- It is a rechargeable battery that uses lithium ions as the primary component of its electrolyte
- They have emerged as the energy storage vehicle of choice for portable electronics, electric vehicles, and grid storage.
Significance of the discovery
- Li-ion batteries are vulnerable to fire and explosion, which often happens without warning.
- This is because they are built with flammable and combustible materials.
- These safety advancements mark a significant step forward in transforming the way Li-ion batteries are manufactured and used in electronic devices.
[Source: Indian Express]
Related Topics: Environment & Biodiversity, Wildlife Conservation
Tasmania’s Department of Primary Industries, Parks, Water and Environment released a document that mentions sightings of the Tasmanian tigers from September 2016 to September 19, 2019.
Why the recent sightings of the animal are important?
- The Tasmanian tiger or thylacine (a dog headed pouched dog) was an exclusively carnivorous marsupial that is considered to be extinct.
- The last known thylacine died in captivity over 80 years ago, in Tasmania’s Hobart Zoo in 1936.
- It may also be the only mammal to have become extinct in Tasmania since the European settlement.
How they became extinct?
- According to the Australian Museum, the thylacine was widespread over continental Australia, extending North to New Guinea and south to Tasmania.
- It was confined to Tasmania in recent times and disappeared from mainland Australia over 2000 years ago, mainly because of over-hunting by humans, diseases and competition from the Dingo (Canis lupus), a wild dog native to Australia.
- It was persecuted because it was believed to be a threat to sheep.
- It was also hunted for the purposes of collection by museums and zoos.
About the Species
- The thylacine, also known as the Tasmanian wolf, bears some resemblance to a dog, with its distinguishing features being the dark stripes beginning at the rear of its body and extending into its tail, its stiff tail and abdominal pouch.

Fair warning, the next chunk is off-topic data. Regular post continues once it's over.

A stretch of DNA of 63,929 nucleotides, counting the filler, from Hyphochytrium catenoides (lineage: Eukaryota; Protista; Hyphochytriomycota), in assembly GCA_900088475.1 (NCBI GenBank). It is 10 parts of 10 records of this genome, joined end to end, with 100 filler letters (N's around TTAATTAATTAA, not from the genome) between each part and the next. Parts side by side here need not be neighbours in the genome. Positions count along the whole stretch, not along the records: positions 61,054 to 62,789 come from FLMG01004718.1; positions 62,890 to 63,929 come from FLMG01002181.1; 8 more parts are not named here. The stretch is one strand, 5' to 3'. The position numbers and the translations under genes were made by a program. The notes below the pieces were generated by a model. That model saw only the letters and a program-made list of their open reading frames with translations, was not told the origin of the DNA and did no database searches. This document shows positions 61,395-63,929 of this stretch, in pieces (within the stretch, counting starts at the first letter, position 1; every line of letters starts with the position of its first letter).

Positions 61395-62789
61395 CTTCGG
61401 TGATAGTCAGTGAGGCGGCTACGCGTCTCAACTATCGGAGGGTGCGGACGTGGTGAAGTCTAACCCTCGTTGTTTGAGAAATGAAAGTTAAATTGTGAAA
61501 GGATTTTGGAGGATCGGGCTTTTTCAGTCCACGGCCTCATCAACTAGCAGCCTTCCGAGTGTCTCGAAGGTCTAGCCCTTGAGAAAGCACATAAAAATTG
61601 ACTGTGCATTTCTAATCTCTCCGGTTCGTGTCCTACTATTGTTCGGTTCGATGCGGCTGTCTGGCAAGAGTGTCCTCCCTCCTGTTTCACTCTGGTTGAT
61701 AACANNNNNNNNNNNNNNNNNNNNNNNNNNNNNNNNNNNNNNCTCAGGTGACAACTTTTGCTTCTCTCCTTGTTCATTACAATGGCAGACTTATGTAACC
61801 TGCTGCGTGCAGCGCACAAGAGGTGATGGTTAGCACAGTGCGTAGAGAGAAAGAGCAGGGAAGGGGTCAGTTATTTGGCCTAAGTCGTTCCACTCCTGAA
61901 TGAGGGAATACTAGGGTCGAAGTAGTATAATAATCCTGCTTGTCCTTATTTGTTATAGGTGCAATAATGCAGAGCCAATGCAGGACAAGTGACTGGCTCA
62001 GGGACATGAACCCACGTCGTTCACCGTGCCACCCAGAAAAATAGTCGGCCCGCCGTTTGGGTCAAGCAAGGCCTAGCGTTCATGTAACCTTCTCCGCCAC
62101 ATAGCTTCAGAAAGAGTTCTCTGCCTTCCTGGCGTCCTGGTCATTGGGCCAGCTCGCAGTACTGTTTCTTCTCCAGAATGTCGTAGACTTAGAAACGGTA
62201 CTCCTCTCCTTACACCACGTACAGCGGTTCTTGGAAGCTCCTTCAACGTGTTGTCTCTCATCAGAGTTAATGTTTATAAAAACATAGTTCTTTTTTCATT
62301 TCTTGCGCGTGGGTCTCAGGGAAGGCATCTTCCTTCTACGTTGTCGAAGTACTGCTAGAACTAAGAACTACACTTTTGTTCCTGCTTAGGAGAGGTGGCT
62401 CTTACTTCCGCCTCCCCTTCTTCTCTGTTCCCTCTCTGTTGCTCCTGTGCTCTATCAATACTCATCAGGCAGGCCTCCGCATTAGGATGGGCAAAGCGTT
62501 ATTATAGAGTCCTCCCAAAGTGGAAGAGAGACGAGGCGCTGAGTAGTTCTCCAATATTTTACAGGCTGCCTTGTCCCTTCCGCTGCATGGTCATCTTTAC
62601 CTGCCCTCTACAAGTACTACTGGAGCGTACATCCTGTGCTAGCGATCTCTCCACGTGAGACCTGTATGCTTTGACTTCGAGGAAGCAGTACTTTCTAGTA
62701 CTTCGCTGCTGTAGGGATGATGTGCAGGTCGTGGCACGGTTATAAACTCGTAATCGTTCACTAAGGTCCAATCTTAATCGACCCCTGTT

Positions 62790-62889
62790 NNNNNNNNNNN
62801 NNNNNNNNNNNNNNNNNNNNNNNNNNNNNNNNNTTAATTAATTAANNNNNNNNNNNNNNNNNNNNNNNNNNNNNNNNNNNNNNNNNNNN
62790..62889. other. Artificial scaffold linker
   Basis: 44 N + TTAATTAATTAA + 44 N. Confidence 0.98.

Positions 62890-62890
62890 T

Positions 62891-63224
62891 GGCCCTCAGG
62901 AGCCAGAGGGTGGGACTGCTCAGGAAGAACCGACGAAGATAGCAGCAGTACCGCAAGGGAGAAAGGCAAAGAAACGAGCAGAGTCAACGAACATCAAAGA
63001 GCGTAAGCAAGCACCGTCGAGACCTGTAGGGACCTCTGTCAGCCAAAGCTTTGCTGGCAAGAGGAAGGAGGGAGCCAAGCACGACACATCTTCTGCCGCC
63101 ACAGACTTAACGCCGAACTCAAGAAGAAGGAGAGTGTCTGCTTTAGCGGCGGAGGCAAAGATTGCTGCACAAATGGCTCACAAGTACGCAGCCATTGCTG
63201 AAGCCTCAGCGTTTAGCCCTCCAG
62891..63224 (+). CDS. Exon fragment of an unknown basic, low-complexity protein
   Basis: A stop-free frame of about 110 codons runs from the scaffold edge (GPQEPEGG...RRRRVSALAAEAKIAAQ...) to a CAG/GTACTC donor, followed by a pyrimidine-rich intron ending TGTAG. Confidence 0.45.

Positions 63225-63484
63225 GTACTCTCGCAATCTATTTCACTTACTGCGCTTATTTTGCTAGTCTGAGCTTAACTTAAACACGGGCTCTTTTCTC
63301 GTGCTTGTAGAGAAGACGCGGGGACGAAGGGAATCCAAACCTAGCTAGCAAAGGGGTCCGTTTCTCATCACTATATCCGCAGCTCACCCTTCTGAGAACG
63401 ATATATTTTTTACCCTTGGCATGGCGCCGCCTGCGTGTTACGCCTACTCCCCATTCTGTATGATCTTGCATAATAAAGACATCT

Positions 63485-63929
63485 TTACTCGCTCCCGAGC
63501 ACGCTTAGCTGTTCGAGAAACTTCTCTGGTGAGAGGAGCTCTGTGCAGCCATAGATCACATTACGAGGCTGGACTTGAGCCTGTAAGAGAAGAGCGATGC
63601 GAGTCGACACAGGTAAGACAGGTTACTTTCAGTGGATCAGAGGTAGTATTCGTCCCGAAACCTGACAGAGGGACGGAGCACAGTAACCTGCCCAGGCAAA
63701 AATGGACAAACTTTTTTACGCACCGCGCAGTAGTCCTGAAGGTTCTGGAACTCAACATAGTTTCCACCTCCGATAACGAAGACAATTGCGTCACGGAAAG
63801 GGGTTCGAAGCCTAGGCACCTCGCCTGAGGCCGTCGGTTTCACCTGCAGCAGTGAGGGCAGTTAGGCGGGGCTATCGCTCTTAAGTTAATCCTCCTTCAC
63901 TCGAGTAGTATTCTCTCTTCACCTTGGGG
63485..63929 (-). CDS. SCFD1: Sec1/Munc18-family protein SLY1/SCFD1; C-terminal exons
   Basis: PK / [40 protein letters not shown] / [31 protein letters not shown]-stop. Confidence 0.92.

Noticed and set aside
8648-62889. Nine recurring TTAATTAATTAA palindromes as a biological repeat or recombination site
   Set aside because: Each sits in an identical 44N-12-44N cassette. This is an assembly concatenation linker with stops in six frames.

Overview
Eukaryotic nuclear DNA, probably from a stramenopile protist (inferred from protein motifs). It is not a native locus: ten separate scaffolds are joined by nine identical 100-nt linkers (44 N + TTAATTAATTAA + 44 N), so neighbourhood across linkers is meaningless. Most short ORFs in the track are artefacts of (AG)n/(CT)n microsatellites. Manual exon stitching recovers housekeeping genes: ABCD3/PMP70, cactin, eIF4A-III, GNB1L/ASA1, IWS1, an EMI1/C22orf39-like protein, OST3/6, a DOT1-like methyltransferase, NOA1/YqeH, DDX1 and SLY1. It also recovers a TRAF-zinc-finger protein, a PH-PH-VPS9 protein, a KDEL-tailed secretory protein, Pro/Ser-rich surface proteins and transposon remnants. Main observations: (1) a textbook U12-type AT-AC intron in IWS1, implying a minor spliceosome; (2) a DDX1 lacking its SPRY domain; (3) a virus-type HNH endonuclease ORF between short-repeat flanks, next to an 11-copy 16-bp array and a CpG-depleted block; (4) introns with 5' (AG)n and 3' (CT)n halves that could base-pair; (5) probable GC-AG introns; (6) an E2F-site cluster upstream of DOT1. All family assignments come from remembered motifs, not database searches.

- It was native to Tasmania, New Guinea, and the Australian mainland.
FACTS OF THE DAY
INTERPOL GENERAL ASSEMBLY
India will host the 91st Interpol General Assembly in 2022 after a proposal in this regard was cleared with “overwhelming support” from member countries. The biggest congregation of law enforcement officers will coincide with country’s 75th Independence anniversary celebrations. India will get a chance to host the General Assembly of International Criminal Police Organisation (Interpol) after 25 years since 1997. The general assembly of Interpol is an annual exercise hosted by member countries. All major decisions affecting general policy, the resources needed for international cooperation, working methods and finances are deliberated and discussed by representatives. Interpol is an international police cooperation organisation with 194 member states. It is headquartered in Lyon, France.
APPOINTMENT OF CHIEF JUSTICE OF SUPREME COURT
Chief Justice of India Ranjan Gogoi has recommended Justice Sharad Arvind Bobde as his successor and the 47th Chief Justice of India in keeping with convention and the seniority norm. Chief Justice Gogoi, who is scheduled to retire on November 17, 2019 has sent his recommendation in writing to the government. The written communication from the incumbent Chief Justice is the first step in the appointment process of the next CJI. The Memorandum of Procedure for appointment of judges to the Supreme Court prescribes that the “appointment to the office of the Chief Justice of India should be of the senior-most judge of the Supreme Court considered fit to hold the office”. Under this process, after receiving the CJI’s recommendation, the Law Minister puts it before the Prime Minister who advises the President on the matter.
SRI LANKA REMOVED FROM FATF’S GREY LIST
Sri Lanka has been removed from ‘Grey List’ of Financial Action Task Force (FATF) following the new measures taken by the country on financial security. Sri Lanka was first included in the blacklist in 2011. By 2012, Sri Lanka was listed in the list as a dangerous country with no commitment to the financial security plan. Government of Sri Lanka together with the Central Bank and other financial institutions has taken several measures since 2016 to ensure the financial security of the country. As a result, Sri Lanka has declared a cooperating state in 2016 and the FATF put Sri Lanka on a grey list from November 2017. Sri Lanka set out a sound framework to bring the commitment of all the stakeholders to enhance the Anti-Money Laundering and Countering the Financing of Terrorism (AML/CFT) standards in order to improve its compliance and the country rating. The FATF is an inter-governmental body established in 1989 to combat money laundering, terrorist financing and other related threats to the integrity of the international financial system.